I was terribly upset thinking of the fate of this wee innocent dog, though much was made of the fact that it was a stray mongrel found on the streets of Moscow. As if it didn't deserve to live. it still upsets me to this day.

Can you remember anything memorable from the windows of your life?

Sunday, September 19, 2021

I am not my body

This was my morning meditation today. I needed it. I just open the book randomly and there they are, these nuggets of wisdom that I need to embrace to empower my day.

I needed the reminder as my failing body sometimes seems to dominate my personality.

My inner self is far, far different to my body.

She is creative, compassionate, caring, considerate.

And those are just the "c" words.

So in light of this lesson reinforced, I bring you these as a kind of Sunday Selections. Go visit Elephant's Child every Sunday for her take on this meme.  All pictures below are mine.

From the deck of my former home.

From the beach in front of my old home.

Every night was a different story.

Fishing boats coming in after sunset with their catch of the day.

Friday, September 17, 2021

This Old Carcass

It has served me well, I have to keep thinking of the positives rather than the negatives, which is an easy pit to fall into.

I have three more tests coming up. And I want these to be the end of it.

Next up is a colonography next week which involves starvation and massive amounts of ingestion of disgusting materials. A couple of bottles supplied by the hospital itself and a few more from the pharmacy. Fortunately, unlike the others, there will be no invasion of the outlying crevices of my body.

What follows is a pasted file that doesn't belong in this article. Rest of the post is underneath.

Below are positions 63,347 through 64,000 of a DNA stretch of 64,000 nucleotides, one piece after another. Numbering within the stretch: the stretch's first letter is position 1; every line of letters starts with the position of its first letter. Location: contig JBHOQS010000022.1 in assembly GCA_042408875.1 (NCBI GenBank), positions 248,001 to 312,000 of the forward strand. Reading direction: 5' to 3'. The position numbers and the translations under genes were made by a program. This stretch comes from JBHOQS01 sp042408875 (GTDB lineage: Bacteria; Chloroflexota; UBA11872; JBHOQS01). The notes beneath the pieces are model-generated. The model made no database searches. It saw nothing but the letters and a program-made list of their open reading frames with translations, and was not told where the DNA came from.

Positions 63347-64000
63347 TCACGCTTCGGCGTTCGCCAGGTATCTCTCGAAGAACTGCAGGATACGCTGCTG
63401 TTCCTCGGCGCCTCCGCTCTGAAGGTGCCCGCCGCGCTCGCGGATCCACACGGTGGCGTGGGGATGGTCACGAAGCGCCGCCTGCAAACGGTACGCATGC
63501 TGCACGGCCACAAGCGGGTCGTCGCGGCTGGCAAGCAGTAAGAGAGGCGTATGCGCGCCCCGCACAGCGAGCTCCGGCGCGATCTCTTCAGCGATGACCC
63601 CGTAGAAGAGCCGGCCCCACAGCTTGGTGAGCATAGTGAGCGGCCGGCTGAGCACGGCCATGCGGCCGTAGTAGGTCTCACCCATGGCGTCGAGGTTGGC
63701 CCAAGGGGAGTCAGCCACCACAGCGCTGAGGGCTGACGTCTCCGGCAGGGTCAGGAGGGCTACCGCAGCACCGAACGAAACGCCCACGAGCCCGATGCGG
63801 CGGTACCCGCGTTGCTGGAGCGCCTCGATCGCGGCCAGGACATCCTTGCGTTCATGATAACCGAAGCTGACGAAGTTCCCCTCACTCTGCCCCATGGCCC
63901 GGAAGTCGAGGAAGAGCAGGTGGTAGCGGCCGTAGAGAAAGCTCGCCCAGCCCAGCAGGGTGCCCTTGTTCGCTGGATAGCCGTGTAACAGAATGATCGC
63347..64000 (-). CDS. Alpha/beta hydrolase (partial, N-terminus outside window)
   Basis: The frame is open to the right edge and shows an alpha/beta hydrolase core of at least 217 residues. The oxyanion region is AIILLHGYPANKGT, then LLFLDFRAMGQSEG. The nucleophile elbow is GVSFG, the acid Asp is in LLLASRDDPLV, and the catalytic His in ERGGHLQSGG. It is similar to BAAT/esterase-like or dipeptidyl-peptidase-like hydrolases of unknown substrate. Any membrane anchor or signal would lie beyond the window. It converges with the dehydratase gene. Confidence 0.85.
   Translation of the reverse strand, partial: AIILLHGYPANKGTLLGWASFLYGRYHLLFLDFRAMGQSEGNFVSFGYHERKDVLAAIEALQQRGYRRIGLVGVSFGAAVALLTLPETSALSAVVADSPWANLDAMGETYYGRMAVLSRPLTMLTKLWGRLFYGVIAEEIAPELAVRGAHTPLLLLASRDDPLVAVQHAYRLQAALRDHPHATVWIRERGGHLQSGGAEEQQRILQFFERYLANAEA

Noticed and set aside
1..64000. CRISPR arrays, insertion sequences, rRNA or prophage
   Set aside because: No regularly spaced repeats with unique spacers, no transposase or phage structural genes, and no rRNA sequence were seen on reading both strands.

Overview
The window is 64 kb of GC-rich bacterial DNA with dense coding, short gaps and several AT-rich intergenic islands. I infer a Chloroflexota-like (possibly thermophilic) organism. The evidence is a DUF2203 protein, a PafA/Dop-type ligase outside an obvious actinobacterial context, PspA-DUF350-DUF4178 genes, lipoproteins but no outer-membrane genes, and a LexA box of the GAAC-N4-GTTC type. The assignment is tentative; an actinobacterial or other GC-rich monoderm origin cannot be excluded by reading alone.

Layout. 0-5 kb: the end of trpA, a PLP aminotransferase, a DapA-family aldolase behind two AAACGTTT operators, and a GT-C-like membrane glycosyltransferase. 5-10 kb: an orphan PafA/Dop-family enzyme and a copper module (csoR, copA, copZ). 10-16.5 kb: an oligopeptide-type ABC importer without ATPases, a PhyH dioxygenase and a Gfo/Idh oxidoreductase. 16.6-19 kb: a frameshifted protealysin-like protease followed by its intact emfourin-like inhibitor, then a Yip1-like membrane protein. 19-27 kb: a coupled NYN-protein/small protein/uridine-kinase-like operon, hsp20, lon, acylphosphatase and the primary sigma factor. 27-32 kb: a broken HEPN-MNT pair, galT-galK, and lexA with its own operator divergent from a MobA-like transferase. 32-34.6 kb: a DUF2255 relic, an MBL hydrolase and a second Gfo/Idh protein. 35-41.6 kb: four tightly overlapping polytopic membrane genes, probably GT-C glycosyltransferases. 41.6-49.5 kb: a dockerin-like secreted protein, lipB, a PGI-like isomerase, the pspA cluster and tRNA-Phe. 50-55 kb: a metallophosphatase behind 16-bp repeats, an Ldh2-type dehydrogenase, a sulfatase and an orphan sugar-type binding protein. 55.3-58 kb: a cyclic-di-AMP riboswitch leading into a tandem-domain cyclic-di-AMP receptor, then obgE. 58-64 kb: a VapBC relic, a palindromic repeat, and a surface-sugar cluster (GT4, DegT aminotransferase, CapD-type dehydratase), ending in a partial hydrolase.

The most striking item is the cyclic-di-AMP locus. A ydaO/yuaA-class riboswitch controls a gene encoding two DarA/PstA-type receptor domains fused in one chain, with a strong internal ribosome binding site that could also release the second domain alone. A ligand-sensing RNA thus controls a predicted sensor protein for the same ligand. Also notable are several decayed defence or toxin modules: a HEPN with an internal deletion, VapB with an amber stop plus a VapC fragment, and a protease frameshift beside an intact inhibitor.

A few days later, there's a new specialist investigating further why I went just about blind in my right eye the day after the colonoscopy. My eye doctor is baffled as the dye tests produced a normal.

And towards the end of the month there is a breath test scheduled which will validate/invalidate my own doctor's speculation that I have a hidden bleeding ulcer causing this constant, chronic and serious anaemia. 

My gratitude circles around the assurance that none of the specialists think this is cancer. And I can't praise enough the specialist care this old woman has received in their attempts to discover what  the hell is going on inside me. 

And the big one? The universal health care we have here in Canada.  Yes, it could be better, what system is perfect? But the fact that anyone from pauper to millionaire can access it for whatever medical crisis looms without going bankrupt or stressing about payment is one of the enormous benefits of living here.

Special hat tip to my own doctor, who calls regularly, monitors my blood, checks to make sure I attend my various hospital procedures and cheers me up with his humour and good nature.

And for those interested two charts.

First one is expenditures by country on health care - note universal health care spends less per capita.

The second chart is life expectancy in all these countries.

(Data published by Spartan News - Michigan State University)

Saturday, September 11, 2021


Well Larry, you did your best. You were rageful and noisy and tossed trees and poles into a tantrum and turmoil and disconnected our power lines, knocked out my daughter's road completely, and then you slithered off over the Atlantic never to be seen again until one of your brothers or sisters takes over the next hurricane.  Category 2 at Daughter's place as she is right on the open ocean. Interestingly, early yesterday she observed gannets from nearby Cape St. Mary's taking off in formation. I am constantly fascinated with those creatures who seem to know more about upcoming weather than we do.

The barometric pressure drop was powerful, I felt it in my head, as I always do, followed by a slight headache.

My power re-asserted itself for a couple of hours around 2.00 am and I got up and read my gripping library book - a rec from either DKZ or Jackie. And because I was raised in a large noisy family I could tune the storm out. At 4.30 a.m. it whimpered away, just as the power went out again and then I went to bed. No power for the entire morning but now it's back again, hats off to those workers that restore our lines and our sanity.